Illustration: Rachel Salazar

“On the one hand, what Nilo is doing is taking something that was going to be thrown away and creating something useful with it,” says Di Leva. “On the other hand, what it’s creating is replacing something that’s highly greenhouse gas-intensive to produce, and that’s really exciting because its products are a part of so many of the things that we use every single day.”

However, investing in companies via equity and bonds aren’t the only ways to support organisations actively looking to address global issues like climate change. As a diversified growth fund, the Sustainable Impact Fund also invests in bonds issued by the International Financial Corporation (IFC), a subsidiary of the World Bank focused on encouraging the growth of the private sector in developing nations. According to Di Leva, one of the bonds the fund invests in has financed projects building tram cars in Ukraine, helping to build infrastructure supporting the country to shift to a more low carbon future.  

“Having finance available for these developing countries so they can get infrastructure that allows them to be lighter emitters is really important, but of course, no one really wants to finance that. That’s why it’s up to the likes of the IFC to help,” says Di Leva.

“It’s a great example of taking what’s typically a more stable – even boring – part of the portfolio but still making sure we’re allocating capital to projects that are doing good things.”

The Sustainable Impact Fund recognises that not every opportunity is going to be found within a single market. It’s a key reason why the fund partners with global experts (Mirova and T. Rowe Price) and startup specialists (Icehouse Ventures) to ensure investors receive not just a competitive financial return, but also an assurance that their wealth is being used to help influence positive social and environmental change, with every investment made within the fund measured against the UNs’ 17 Sustainable Development Goals.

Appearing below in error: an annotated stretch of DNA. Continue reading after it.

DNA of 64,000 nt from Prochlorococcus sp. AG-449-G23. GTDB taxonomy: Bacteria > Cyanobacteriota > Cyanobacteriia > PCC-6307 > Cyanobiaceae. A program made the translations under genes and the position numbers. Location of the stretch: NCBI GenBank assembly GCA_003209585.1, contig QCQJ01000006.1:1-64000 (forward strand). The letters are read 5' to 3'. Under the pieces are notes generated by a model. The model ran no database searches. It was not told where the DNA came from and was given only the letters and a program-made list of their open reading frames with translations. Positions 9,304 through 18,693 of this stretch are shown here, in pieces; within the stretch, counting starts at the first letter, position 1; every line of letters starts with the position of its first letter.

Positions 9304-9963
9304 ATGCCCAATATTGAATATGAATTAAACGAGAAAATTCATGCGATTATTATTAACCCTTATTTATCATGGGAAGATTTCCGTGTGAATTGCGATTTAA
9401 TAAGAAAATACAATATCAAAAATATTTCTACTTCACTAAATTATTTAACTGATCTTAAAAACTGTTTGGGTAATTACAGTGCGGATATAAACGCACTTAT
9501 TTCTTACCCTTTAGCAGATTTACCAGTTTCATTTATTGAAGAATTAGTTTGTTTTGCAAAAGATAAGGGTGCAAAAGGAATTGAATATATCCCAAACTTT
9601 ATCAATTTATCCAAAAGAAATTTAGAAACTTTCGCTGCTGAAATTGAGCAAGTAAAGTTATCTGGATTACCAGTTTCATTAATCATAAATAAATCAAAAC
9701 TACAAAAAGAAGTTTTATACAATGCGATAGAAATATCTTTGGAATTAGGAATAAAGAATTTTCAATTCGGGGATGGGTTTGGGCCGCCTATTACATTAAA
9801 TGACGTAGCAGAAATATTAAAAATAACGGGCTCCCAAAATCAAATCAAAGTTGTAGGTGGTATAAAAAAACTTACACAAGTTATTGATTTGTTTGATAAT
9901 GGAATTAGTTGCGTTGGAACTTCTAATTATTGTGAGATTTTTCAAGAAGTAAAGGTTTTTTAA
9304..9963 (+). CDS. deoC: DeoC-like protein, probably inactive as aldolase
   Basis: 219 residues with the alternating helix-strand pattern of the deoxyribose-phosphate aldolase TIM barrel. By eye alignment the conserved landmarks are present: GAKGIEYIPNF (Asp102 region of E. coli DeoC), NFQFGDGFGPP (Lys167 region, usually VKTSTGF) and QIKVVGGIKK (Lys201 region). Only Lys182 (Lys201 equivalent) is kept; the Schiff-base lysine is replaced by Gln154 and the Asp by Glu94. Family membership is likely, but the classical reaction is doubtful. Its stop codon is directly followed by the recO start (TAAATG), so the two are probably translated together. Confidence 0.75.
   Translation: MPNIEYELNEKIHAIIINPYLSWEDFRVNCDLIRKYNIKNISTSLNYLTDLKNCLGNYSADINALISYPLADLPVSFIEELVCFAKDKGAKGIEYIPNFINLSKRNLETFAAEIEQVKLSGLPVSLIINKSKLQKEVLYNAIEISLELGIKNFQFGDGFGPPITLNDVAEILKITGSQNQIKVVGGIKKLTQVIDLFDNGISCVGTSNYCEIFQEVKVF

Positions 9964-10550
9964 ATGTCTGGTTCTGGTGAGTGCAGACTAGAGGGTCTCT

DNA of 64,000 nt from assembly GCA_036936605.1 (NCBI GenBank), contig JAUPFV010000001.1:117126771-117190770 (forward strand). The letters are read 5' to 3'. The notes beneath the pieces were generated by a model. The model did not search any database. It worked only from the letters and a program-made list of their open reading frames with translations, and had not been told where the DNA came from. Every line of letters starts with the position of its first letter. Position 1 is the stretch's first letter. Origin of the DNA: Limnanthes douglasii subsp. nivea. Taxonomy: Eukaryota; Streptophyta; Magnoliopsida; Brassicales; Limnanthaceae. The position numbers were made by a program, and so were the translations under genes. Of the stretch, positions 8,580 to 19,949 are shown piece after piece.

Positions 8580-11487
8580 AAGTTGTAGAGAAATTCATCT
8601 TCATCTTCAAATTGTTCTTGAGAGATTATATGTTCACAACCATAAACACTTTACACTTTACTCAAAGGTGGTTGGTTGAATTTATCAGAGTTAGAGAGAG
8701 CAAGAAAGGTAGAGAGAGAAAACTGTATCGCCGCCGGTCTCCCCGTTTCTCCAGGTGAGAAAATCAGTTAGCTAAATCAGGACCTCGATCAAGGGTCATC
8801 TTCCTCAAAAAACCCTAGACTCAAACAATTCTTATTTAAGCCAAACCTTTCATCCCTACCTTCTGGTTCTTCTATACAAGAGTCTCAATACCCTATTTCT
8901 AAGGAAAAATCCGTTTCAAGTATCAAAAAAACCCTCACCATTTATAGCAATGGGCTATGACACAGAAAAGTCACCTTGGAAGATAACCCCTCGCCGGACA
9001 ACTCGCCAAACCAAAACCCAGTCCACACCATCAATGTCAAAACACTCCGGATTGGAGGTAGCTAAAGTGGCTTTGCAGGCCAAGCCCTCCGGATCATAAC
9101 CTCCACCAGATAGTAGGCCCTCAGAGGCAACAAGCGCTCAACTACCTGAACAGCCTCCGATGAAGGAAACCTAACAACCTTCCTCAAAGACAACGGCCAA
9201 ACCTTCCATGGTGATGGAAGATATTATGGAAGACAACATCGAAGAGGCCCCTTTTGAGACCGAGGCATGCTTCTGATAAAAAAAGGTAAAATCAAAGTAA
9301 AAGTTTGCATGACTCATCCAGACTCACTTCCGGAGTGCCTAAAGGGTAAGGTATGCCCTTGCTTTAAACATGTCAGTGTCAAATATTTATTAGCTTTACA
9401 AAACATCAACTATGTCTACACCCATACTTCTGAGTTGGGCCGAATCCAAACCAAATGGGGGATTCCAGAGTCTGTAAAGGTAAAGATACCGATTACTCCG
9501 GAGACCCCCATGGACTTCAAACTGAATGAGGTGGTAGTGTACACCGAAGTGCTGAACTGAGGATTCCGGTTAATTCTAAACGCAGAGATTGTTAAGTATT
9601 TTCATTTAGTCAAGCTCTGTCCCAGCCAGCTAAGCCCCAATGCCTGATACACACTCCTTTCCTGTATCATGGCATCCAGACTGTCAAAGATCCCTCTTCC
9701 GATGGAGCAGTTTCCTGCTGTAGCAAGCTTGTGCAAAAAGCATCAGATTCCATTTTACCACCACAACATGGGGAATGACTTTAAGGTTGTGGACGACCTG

“The world’s a big place and the universe of companies you can invest in is in the thousands, and to find the right ones, you really need to know their ins and outs,” says Di Leva. “That’s why we believe you need a bunch of different specialists looking in the different areas of the market to find these opportunities. We don’t think any single fund manager can do it alone.”

Those opportunities also involve creating change. Harbour Asset Management believes impact investors have the power to use their capital to push companies, which may be less than perfect, to an improved and more sustainable future. 

“Just by turning your back on a company doesn’t make a difference because there’s always going to be someone out there that cares less than you that’s going to buy those shares instead. That’s why we’d rather invest in these companies and back them to make the change.”

And they’re not just backing them to make change. Di Leva says because of the work they’re doing they’re also going to be great long term investments for customers. 

“These companies are solving massive global problems, disrupting existing industries, and therefore in our view will likely deliver superior returns over time.”

This content was created in paid partnership with Harbour Asset Management. Harbour Investment Funds are issued by Harbour Asset Management. The Harbour Asset Management product disclosure statement is available here.  This does not constitute advice. Click here for terms and conditions.

Invest in a better future with the Harbour Sustainable Impact Fund, and grow your wealth while making a positive impact across New Zealand and around the world.

Mad Chapman, Editor
Aotearoa continues to adapt to a new reality and The Spinoff is right there, sorting fact from fiction to bring you the latest updates and biggest stories. Help us continue this coverage, and so much more, by supporting The Spinoff Members.Madeleine Chapman, EditorJoin Members